(Tomb of Hafez; Golestan Blvd; 8am-9.30pm). Iranians have a saying that every home must have two things: first the Quran, then a collection of the works of Hafez. And in reality, many would reverse that order. Hafez the poet is an Iranian folk hero - loved, revered and as popular as many a modern pop star. Almost every Iranian can quote his work, bending it to whichever social or political persuasion they subscribe. And there is no better place to try to understand Hafez's eternal hold on Iran than here at his tomb.
The tomb of Hafez is the closest to the centre of town (entrance on Golestan Boulevard, opposite Melli Park). Rebuilt in 1953 in a garden, the mausoleum is a small open pavilion. Set in a charming garden with two pools, the whole scene is restful despite the ever-present traffic noise. The marble tombstone, engraved with a long verse from the poet, was placed here by Karim Khan in 1773. In 1935 an octagonal pavilion was put up over it, supported by eight stone columns beneath a tiled dome. Plan to spend a couple of hours sitting in a discreet corner of the grounds, at sunset if possible, to watch the way Iranians react to what is, for many, a pilgrimage site.
Shams od-Din Muhammad - or Hafez, 'he who knows the Quran by heart' - was born in Shiraz between 1317 and 1326. He spent most of his life in his native town and died there in 1389. As a court poet, Hafez was subjected to the vagaries of political life, going through periods of disgrace, and even exile. His poems have been collected in a Divan, or anthology, of some 500 ghazals, a poetic form of complex metre and a single rhyme. Hafez is considered the undisputed master of the ghazal, and his poems reflect a richness and a subtlety unequalled even by that other great talent, Saadi. Hafez' work has led to very diverse interpretations; in his Divan, mystical poems associated with a profound symbolism are found with others, which deal with love and wine.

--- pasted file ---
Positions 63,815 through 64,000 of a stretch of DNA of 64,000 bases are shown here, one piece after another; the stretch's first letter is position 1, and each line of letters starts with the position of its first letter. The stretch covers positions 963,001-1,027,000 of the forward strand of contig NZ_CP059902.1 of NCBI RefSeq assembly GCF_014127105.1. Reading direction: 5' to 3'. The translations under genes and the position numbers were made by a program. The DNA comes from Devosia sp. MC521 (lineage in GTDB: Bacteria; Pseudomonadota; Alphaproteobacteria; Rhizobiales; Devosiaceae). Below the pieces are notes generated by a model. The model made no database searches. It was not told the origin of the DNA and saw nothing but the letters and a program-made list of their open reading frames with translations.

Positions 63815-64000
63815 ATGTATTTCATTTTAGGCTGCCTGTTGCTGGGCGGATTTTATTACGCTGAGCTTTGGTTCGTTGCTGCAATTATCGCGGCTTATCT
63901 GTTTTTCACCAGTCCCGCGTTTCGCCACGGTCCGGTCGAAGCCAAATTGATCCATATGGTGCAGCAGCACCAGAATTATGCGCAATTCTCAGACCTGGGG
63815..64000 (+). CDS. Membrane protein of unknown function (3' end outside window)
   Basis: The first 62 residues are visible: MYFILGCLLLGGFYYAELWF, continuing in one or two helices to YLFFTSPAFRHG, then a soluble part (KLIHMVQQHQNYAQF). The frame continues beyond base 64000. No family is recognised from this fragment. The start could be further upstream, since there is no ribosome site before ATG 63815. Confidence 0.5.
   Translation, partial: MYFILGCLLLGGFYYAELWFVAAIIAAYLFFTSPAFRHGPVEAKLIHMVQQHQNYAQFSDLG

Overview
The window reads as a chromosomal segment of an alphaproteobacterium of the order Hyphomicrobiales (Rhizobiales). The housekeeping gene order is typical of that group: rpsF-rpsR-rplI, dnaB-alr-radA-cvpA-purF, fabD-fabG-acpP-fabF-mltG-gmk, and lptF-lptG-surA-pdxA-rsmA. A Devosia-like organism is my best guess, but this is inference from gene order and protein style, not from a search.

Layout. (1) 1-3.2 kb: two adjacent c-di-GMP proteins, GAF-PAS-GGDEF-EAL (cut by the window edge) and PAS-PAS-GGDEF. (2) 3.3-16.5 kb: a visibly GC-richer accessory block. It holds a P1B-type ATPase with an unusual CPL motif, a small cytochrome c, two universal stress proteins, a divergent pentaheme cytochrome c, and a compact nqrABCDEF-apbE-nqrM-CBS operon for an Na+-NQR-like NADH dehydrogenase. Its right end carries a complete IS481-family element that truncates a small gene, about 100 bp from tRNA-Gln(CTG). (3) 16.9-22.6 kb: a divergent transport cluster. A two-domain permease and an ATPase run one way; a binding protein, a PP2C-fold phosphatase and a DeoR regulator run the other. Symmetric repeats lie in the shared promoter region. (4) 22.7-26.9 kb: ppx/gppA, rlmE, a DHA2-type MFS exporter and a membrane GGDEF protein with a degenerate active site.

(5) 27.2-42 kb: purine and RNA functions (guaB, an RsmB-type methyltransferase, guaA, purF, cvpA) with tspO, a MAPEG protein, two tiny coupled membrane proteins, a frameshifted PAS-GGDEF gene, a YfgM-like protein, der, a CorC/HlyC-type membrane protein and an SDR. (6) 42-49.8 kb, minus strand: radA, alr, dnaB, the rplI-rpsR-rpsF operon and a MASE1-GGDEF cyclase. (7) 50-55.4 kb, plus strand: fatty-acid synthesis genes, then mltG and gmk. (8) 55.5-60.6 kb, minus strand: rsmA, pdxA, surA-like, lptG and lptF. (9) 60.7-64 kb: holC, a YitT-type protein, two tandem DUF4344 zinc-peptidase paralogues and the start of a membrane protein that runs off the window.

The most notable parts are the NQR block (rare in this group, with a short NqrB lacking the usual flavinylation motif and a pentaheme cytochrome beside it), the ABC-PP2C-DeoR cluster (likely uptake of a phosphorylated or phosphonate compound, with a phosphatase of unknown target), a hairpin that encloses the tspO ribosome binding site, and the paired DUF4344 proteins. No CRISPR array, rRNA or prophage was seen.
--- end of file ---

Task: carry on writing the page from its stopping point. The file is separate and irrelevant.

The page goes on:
You might see people performing the faal-e Hafez, a popular ritual in which you seek insight into your future by opening a volume of Hafez - the future is apparent in his words. After sunset, with the tomb floodlit and sung poetry piped over the public-address system, it is difficult not to feel transported back to the magic of ancient Persia. There is a teahouse at the front of the garden where you can enjoy a tea, cheap bowl of ash (noodle soup) or faludeh (a frozen sorbet made with thin starch noodles and rosewater).
To get here from the centre of town you can walk (about 2km) or take a taxi dar baste.